Remember, they will charge whatever we are willing to pay.

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Old 02-12-2013, 13:42   #36
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If our active involvement in Afganastan is, in fact, phasing out, it seems ammo production capacity should be freed up for civilian products.

American manufacturers will maintain production capacity consistent with their assessment of long term demand. The spikes in demand brought about by politically-driven panic are likely viewed by Winchester, Remington, Federal and others as temporary. After the dust settles later this year or next, and after the hoarders fill their 5,000-10,000 round inventory levels, supply and prices should be better. As long as we keep buying ammo as fast as they can make it, don't expect conditions to improve.

Remember, they will charge whatever we are willing to pay.
Well the events of the past year has taught me to BE a hoarder.
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Old 02-12-2013, 14:15   #37
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AMMO: Every caliber is now Allocated! We are looking at a nation wide shortage of all calibers over the next 9 months. All plants are producing as much ammo as possible w/over 1 BILLION rounds produced weekly. Most is military followed by L.E. and civilians are third in line.

RELOADERS: ALL Remington, Winchester, CCI & Federal primers are going to ammo FIRST. There are no extra’s for reloading purposes… it could be 6-9 months before things get caught up. Sorry for the bleak news, but now we know what to expect in the coming months. Stay tuned, we’ll keep you posted…

---

Every caliber is now allocated? Maybe this is old news or unsurprising, but it sounds like no steady ammo supply til 2013. That's bad...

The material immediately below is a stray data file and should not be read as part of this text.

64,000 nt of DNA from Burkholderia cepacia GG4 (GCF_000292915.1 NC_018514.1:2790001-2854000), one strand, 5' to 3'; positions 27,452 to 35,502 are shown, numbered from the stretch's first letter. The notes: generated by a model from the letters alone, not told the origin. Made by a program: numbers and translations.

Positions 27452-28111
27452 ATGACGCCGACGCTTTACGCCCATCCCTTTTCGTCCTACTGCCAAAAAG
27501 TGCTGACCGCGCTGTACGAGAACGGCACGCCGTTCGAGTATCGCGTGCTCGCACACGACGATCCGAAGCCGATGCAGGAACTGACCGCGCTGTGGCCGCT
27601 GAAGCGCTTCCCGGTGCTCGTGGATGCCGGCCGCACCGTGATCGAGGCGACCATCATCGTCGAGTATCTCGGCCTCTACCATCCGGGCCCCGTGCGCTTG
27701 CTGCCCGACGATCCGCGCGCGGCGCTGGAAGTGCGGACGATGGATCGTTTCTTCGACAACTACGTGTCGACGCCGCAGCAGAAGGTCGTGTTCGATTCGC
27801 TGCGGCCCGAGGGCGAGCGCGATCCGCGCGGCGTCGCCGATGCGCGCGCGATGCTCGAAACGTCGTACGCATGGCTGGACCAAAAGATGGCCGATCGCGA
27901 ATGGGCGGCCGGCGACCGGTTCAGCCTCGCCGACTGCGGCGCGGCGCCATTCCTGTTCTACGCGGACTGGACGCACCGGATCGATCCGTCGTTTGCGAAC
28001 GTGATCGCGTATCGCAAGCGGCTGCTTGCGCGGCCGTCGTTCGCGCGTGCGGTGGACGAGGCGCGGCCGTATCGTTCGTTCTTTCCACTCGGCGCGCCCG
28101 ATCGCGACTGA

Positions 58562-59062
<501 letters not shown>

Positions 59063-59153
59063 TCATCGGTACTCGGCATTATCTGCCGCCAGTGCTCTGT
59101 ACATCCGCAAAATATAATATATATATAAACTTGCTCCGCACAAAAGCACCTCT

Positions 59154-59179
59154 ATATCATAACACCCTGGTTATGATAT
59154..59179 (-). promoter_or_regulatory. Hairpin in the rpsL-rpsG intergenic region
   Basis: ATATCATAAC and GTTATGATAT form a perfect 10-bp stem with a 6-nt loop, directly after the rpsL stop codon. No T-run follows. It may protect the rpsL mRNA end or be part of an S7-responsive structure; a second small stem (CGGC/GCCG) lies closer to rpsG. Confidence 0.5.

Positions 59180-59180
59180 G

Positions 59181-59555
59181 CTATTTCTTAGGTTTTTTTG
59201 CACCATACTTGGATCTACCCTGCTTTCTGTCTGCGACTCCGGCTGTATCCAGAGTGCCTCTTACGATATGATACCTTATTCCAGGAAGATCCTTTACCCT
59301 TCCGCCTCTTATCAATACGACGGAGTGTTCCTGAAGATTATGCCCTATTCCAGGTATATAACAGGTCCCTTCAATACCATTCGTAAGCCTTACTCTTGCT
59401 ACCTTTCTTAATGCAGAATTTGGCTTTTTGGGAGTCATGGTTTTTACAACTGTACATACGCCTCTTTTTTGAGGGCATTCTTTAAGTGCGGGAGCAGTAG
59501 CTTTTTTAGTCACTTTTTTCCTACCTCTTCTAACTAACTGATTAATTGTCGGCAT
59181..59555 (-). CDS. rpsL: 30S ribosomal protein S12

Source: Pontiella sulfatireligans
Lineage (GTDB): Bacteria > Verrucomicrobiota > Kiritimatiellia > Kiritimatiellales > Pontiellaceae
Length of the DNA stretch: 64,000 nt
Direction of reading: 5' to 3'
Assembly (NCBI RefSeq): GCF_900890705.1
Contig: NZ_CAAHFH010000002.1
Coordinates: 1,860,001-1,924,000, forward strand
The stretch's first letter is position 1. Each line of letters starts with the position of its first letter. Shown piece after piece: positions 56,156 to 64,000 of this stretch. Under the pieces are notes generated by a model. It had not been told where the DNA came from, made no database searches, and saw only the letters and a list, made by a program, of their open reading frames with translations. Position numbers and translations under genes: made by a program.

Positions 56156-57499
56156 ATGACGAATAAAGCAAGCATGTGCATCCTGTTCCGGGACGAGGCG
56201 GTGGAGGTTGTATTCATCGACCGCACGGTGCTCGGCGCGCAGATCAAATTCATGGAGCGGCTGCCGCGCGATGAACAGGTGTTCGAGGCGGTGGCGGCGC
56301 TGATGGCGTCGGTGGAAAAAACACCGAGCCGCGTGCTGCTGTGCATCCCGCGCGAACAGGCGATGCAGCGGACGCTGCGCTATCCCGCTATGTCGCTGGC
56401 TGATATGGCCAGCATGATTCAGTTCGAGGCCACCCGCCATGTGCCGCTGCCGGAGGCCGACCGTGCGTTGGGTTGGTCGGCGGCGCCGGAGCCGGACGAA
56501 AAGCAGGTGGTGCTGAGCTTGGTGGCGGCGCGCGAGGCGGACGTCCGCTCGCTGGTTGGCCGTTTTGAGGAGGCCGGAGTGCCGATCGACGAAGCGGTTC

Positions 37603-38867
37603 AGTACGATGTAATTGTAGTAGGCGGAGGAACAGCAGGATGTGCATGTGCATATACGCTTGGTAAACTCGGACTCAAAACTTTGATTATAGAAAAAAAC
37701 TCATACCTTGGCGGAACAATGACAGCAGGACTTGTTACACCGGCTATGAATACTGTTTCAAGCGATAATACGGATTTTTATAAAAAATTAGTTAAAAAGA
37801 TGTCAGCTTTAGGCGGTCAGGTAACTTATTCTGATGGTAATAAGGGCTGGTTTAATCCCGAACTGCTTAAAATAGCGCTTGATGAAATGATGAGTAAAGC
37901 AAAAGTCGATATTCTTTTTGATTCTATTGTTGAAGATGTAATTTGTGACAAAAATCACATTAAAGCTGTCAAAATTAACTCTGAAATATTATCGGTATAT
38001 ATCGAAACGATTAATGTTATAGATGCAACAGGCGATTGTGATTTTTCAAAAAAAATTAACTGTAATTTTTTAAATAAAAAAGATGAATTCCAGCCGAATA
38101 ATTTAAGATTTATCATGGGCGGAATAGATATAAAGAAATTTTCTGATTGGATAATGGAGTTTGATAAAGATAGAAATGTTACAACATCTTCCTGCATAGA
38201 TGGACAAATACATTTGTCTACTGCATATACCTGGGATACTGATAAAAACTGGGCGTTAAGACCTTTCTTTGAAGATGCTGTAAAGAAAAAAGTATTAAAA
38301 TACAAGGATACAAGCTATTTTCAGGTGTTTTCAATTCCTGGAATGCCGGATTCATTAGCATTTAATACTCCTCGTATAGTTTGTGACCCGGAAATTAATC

OK, fine. That all makes sense for centerfire ammo, but what about rimfire? That's also really hard to get and I assume it has little or no military or LEO consumption. And no primers required. Why is .22 LR as hard to find as 9mm?
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Old 02-12-2013, 14:52   #38
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OK, fine. That all makes sense for centerfire ammo, but what about rimfire? That's also really hard to get and I assume it has little or no military or LEO consumption. And no primers required. Why is .22 LR as hard to find as 9mm?
22lr is hard to get now is because most gun owners have a 22, so it's extremely popular and high in demand. It is something everyone wants more of right now, along with 9mm and 223. I'd hope the ammo makers ramp up rimfire production but the bulk of their sales have traditionally been LE/military so I'm sure they are putting a priority on center fire ammo. As far as it not having a primer thats correct but there is priming in the rim, how much difference there is manufacturing speed/ease I don't know.

Edit: from all reports I read the ammo manufacturers are at 100% production capacity so I doubt there will be much of an increase or "ramp up" in producing anything.

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Old 02-12-2013, 15:35   #39
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22lr is hard to get now is because most gun owners have a 22, so it's extremely popular and high in demand. It is something everyone wants more of right now, along with 9mm and 223. I'd hope the ammo makers ramp up rimfire production but the bulk of their sales have traditionally been LE/military so I'm sure they are putting a priority on center fire ammo. As far as it not having a primer thats correct but there is priming in the rim, how much difference there is manufacturing speed/ease I don't know.

Edit: from all reports I read the ammo manufacturers are at 100% production capacity so I doubt there will be much of an increase or "ramp up" in producing anything.

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You got this right!!!!
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Old 02-12-2013, 23:09   #40
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i feel lucky that I stocked up on all my calibers 6 months ago. I have 700+ FGMM .308, 200 real nice assorted hunting .308 Bonded, 500 HST LE 147 +p, 100 Buff Bore 124 +p+, 100 double tap 124 +p, 300 American Eagle 147, 300 00 and 000 buck, and about 300 high end slugs. I am curbing my practice a bit. With current pricing and availability, that might be $2000+. I could double my money, but I wouldn't. I like having it on hand. Its all in dry boxes with dessicate packs so it ain't goin' nowhere.